Similar to Column Number rather than Column Name but I believe it's different because that was for unnamed columns, whereas my columns are named, I just don't know the names ahead of time.

First, some background. I'm creating a method that takes a query and its arguments as parameters, then runs the query (using Dapper) and checks if the first row, first column value is a 1 or a 0. It's intended to work as a generic validator for databases.

For example, the user could enter a query that returns a 1 in the only row's only column if some value exists in some table, and a 0 otherwise. The use of this method is intentionally very broad and most of the effort is put on the user writing the query (I should also clarify that the "user" in this case is always another developer and the use is done within code calling this method, not on, say, form input).

I want to query my database and get the value of the first row, first column without knowing the name of the column ahead of time. Ideally (though I'm not sure if this is possible or not within the Dapper call), I'd also like to require that there only be one row and one column in the result. When I was searching around, I based my initial solution on this post's first answer, but found that for that to work I needed to know the name of the column:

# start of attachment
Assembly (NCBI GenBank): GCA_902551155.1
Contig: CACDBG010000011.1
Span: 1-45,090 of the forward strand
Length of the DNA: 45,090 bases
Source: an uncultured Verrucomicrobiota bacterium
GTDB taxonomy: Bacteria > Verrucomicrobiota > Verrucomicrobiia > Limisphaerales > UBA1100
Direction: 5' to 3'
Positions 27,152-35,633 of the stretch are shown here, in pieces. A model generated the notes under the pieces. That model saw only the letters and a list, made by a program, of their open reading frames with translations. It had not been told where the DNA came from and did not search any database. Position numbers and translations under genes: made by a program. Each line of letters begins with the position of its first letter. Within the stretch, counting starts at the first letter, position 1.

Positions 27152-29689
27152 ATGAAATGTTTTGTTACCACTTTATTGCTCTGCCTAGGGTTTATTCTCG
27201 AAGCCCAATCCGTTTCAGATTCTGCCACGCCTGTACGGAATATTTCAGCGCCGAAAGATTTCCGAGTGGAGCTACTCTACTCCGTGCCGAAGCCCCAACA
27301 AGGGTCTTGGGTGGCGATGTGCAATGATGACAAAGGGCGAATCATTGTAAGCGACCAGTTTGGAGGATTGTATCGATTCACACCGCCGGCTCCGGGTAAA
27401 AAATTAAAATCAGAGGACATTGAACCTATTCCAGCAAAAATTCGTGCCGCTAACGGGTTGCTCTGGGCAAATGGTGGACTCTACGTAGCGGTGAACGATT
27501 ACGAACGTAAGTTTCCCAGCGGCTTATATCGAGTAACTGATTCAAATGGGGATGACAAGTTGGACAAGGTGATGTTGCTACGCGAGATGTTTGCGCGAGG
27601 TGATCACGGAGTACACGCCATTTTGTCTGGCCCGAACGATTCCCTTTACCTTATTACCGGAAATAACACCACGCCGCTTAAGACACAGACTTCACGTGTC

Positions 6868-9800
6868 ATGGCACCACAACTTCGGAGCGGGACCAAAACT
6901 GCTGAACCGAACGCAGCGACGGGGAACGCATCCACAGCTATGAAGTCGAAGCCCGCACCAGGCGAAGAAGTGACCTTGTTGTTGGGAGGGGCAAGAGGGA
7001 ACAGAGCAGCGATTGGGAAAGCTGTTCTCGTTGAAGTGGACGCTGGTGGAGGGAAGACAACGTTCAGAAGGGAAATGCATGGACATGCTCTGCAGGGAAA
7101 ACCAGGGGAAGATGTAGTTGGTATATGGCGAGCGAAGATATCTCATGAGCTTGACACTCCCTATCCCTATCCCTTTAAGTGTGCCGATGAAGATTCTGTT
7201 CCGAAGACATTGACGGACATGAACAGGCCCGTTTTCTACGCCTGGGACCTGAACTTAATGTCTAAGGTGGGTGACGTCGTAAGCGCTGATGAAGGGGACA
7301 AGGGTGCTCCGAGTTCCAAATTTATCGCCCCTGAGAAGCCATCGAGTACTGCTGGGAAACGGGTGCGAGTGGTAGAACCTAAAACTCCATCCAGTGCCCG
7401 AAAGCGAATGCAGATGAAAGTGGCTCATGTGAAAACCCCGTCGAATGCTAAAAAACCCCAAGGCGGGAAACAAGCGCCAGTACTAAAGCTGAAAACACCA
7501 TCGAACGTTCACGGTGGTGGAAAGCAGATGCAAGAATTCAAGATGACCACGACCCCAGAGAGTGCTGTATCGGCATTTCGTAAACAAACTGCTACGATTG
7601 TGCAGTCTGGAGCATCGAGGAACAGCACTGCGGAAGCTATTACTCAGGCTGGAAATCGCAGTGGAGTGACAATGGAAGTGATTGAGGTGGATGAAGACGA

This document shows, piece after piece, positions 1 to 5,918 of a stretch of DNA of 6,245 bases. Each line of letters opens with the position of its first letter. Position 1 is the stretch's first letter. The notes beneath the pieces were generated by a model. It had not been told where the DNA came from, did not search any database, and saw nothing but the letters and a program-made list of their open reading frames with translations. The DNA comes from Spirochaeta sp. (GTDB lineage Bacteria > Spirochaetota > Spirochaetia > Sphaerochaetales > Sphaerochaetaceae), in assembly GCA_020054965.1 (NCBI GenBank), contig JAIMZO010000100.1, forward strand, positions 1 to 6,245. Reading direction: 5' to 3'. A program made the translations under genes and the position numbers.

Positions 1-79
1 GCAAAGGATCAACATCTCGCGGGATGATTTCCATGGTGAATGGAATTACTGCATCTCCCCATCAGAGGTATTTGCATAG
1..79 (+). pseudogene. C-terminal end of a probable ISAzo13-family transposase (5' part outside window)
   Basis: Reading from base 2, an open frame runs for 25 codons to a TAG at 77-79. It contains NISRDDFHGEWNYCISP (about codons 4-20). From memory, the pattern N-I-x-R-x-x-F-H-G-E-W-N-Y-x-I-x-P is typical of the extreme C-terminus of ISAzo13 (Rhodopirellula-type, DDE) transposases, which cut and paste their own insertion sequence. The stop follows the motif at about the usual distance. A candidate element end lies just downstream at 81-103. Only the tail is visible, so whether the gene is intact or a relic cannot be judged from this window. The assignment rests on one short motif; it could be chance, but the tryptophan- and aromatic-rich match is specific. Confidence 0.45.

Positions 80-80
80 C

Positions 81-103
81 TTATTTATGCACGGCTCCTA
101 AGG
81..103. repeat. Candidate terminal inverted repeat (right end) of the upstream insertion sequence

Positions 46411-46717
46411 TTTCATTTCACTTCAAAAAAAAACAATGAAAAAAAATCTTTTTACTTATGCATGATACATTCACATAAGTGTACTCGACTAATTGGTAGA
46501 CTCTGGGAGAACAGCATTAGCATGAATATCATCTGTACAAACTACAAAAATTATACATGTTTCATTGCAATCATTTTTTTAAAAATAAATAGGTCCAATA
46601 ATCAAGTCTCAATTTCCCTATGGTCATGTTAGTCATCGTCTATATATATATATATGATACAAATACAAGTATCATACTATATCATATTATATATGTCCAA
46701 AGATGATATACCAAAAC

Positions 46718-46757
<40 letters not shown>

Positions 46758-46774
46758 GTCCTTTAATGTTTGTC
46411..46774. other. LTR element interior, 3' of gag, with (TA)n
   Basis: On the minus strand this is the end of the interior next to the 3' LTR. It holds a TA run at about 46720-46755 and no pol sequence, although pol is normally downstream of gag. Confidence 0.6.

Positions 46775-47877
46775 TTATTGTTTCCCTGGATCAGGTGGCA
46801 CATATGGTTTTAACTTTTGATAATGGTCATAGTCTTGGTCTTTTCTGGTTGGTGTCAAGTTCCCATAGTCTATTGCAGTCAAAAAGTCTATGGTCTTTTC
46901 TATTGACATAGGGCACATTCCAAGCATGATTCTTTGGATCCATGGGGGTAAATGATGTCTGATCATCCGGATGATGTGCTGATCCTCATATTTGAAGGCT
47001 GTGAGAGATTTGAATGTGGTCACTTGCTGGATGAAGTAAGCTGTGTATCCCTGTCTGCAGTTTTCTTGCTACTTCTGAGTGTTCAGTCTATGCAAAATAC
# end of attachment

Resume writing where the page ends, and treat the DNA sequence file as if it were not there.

var dict = connection.Query(query, parameters).ToDictionary(row => (string)row.VALUE);
if(dict.ElementAt(0).Value != 1){
    //do stuff

I thought of just adding a requirement that the user add an alias that names the first column some constant value (in this case, VALUE), but I'd prefer not to put the burden on my user if at all possible.

Ultimately my core issue is: how can I get the value of a named column in a DB using Dapper without knowing the name of the column? Does anybody have any ideas?

  • How do you define the "first" row in a result set? Are all your queries guaranteed to have a deterministic ORDER BY clause?
    – mathguy
    Jul 7 '16 at 16:54
  • @mathguy Ultimately I want the query to only return one row; this method is intentionally very broad. As I said, this method is intended to be a generic validator for database data; so when properly used the query will only have a single result row. If there is more than one row, the query was invalid and I can check that outside of what is covered in the scope of this question. The burden of effort of this method is on the user writing the query, and that is intentional. I just don't want to require them to name their column, if possible.
    – Chris H.
    Jul 7 '16 at 16:59

I've done this successfully by just using int as the type in the generic Query method as such:

int value = conn.Query<int>(sql,
commandType: CommandType.StoredProcedure).FirstOrDefault();

Notice the use of the FirstOrDefault method. So you get 0 or whatever the value is from the DB.

  • 2
    This is the way to do it, indeed. Or ExecuteScalar.
    – Marc Gravell
    Jul 7 '16 at 17:30
  • Just to make sure I understand, in this case, if for whatever reason the query returns a result in which the first row, first column value is not an integer value will be set to 0?